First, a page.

Thunderstorms are more common in summer because they need a lot of energy to form. The energy comes from the heating of the ground and the surface air by the Sun. If this heating is strong enough, air heated near the ground will rise up a long way into the atmosphere because it is lighter than air around it, a bit like a hot air balloon. Warmer air is lighter than colder air. As the air rises up it becomes colder. Moisture in the air begins to condense out as clouds, in the same way as fog forms on a calm cool night. In thunderclouds however, the energy is much greater, and the currents of air are strong enough to split apart the raindrops that are forming. This builds up an electric charge, which when released is seen as lightning. The sound of thunder is effect of the lightning strike on the surrounding air.
When the rain or hail begins to fall from a thundercloud, it is usually very heavy, but generally lasts for no more than 30 minutes. Sometimes however, the death of one thunderstorm may lead to the development of another, and the bad weather may continue for several hours.
What is Lightning?
To put it simply, lightning is electricity. It forms in the strong up-and-down air currents inside tall dark cumulonimbus clouds as water droplets, hail, and ice crystals collide with one another. Scientists believe that these collisions build up charges of electricity in a cloud. The positive and negative electrical charges in the cloud separate from one another, the negative charges dropping to the lower part of the cloud and the positive charges staying ins the middle and upper parts. Positive electrical charges also build upon the ground below. When the difference in the charges becomes large enough, a flow of electricity moves from the cloud down to the ground or from one part of the cloud to another, or from one cloud to another cloud. In typical lightning these are down-flowing negative charges, and when the positive charges on the ground leap upward to meet them, the jagged downward path of the negative charges suddenly lights up with a brilliant flash of light. Because of this, our eyes fool us into thinking that the lightning bolt shoots down from the cloud, when in fact the lightning travels up from the ground. In some cases, positive charges come to the ground from severe thunderstorms or from the anvil at the very top of a thunderstorm cloud. The whole process takes less than a millionth of a second.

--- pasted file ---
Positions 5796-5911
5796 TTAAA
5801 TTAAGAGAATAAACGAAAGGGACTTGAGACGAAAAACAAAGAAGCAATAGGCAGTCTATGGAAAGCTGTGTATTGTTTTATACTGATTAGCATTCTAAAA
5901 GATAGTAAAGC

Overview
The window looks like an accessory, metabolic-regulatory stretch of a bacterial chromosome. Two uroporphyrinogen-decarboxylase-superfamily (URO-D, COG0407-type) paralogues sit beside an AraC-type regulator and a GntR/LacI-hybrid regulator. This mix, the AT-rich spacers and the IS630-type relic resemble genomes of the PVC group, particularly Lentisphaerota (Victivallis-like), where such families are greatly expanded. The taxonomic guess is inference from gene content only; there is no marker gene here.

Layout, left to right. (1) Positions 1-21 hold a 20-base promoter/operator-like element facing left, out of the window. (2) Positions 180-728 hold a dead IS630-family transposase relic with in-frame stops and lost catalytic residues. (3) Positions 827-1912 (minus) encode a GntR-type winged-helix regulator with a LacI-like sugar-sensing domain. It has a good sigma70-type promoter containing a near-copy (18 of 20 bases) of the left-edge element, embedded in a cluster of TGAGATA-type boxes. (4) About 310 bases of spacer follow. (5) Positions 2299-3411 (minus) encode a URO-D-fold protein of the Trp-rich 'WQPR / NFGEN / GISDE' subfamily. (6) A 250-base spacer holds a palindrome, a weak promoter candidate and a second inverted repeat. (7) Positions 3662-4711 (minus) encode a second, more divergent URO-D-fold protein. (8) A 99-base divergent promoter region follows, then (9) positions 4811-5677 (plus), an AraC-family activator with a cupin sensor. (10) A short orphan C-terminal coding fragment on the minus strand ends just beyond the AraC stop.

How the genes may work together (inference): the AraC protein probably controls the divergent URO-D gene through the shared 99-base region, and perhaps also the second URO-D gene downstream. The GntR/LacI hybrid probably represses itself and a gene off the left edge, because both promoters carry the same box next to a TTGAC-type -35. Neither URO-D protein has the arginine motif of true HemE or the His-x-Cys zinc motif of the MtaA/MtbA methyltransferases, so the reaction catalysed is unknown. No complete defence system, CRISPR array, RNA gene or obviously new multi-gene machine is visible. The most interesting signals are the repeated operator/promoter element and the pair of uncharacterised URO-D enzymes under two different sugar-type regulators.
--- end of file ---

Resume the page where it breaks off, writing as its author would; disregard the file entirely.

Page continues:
Kinds of Lightning
There are words to describe different kinds of lightning. Here are some of them:
1) In-Cloud Lightning: The most common type, it travels between positive and negative charge centers within the thunderstorm.
2) Cloud-to-Ground Lightning: This is lightning that reaches from a thunderstorm cloud to the ground.
3) Cloud-to-Cloud Lightning: A rare event, it is lightning that travels from one cloud to another.
4) Sheet Lightning: This is lightning within a cloud that lights up the cloud like a sheet of light.
5) Ribbon Lightning: This is when a cloud-to-ground flash is blown sideways by the wind, making it appear as two identical bolts side by side. 6) Bead Lightning: Also called "chain lightning," this is when the lightning bolt appears to be broken into fragments because of varying brightness or because parts of the bolt are covered by clouds.
7)Ball Lightning: Rarely seen, this is lightning in the form of a grapefruit-sized ball, which lasts only a few seconds.
8)Bolt from the blue: A lightning bolt from a distant thunderstorm, seeming to come out of the clear blue sky, but really from the top or edge of a thunderstorm a few miles away.
What Puts the Thunder in the Thunderstorm?
Lightning bolts are extremely hot, with temperatures of 30,000 to 50,000 degrees F. That's hotter than the surface of the sun! When the bolt suddenly heats the air around it to such an extreme, the air instantly expands, sending out a vibration or shock wave we hear as an explosion of sound. This is thunder. If you are near the stroke of lightning you’ll hear thunder as one sharp crack. When lightning is far away, thunder sounds more like a low rumble as the sound waves reflect and echo off hillsides, buildings and trees. Depending on wind direction and temperature, you may hear thunder for up to fifteen or twenty miles. Thunder is only a noise and is nothing to be afraid of. But lightning can be dangerous. Head to the next page to find out how to stay safe from it.
~Weather brought to you by Science Through the Eyes of Jazzyfizzle